By Jessica B
An arching scythe mark of pale pinks, shiny nudes and rippled silver casts up from my lower tummy, falling with a surgeon's delicacy inches from my right hip. A scar so glorious and sexy, I can't be told otherwise.
This is not the only scar a kidney transplant bejewels you with, either. I also have what looks like a small game of noughts and crosses just below my tummy button (from when, I still don't know - perhaps bored, the surgeons did play a quick game?) and a puckered puncture mark from my peritoneal dialysis tube. Ever since the day I woke up free I've committed fiercely to loving these gorgeous mementoes.
While innately, this hasn't been hard, dealing with others' perceptions occasionally has been. I was still in hospital - post-op and propped up on morphine - when one of the nurses, amazing though she was, became the first person to suggest that I should cover them up, (subtext: that's not cute, people aren't going to like it). Her timing was beautiful. I had finally peeled back the hideous hospital gown (why always so ugly?) to peek at what had been done when she straight away suggested I switch from bikinis to swimsuits. 'Absolutely not', I slurred, bewildered. Another nurse then told me about Bio Oil, which would reduce their appearance. Someone else then commented on how they fade over time.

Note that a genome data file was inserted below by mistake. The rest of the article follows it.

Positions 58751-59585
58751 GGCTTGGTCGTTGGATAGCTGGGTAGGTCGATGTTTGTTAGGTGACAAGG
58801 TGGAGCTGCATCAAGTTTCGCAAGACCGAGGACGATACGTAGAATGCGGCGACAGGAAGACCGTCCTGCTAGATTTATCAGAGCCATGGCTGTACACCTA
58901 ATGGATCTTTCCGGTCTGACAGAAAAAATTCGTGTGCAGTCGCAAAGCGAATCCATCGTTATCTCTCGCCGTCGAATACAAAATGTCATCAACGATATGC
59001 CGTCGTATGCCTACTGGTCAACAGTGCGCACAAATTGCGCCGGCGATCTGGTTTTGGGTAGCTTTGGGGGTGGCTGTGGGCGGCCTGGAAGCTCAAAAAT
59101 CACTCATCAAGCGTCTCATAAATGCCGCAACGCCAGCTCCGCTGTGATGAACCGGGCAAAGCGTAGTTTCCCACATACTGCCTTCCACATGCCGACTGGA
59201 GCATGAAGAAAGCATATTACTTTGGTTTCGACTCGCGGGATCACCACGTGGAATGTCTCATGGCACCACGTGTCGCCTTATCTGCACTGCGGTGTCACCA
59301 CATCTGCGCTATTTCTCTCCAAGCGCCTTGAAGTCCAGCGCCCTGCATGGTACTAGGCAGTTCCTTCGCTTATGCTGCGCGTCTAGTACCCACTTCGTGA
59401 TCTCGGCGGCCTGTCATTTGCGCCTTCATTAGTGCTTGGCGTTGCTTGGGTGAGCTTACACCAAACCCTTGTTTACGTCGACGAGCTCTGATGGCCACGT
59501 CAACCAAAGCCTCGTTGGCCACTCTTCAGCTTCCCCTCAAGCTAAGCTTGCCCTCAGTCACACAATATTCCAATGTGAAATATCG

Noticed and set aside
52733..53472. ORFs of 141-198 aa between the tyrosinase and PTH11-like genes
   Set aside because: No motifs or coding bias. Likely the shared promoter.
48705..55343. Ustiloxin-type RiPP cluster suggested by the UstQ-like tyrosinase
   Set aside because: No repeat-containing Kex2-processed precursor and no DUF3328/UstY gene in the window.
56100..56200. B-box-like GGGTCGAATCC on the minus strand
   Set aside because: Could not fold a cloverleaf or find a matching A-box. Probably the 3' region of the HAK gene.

Not wishing to hide them, I didn't understand these well-intentioned messages until a while later, when I went on a date and told the dude about what had happened. Well. I've never seen anyone down their drink and leave so fast in my entire LIFE. Whew.
This got me thinking about what the nurses had said; how my scars would affect peoples' perceptions of me, and in particular, my body. I, therefore, decided - partly through necessity and partly through truly believing it - that scars are sexy. While this is a truth for me, it may not necessarily be reflected in the gaze of others'. But who needs 'em?
I value, appreciate and adore my bod in a way I couldn't have conceived of before. So much so, that on looking back I recognise what could have become - and from word go was assumed to become - a negative, an insecurity, has instead become a conscious and considered gaze through which I celebrate my darling wee bod, glimmering with a stroke of pale baby pink scar tissue. *Bio Oil mic drop*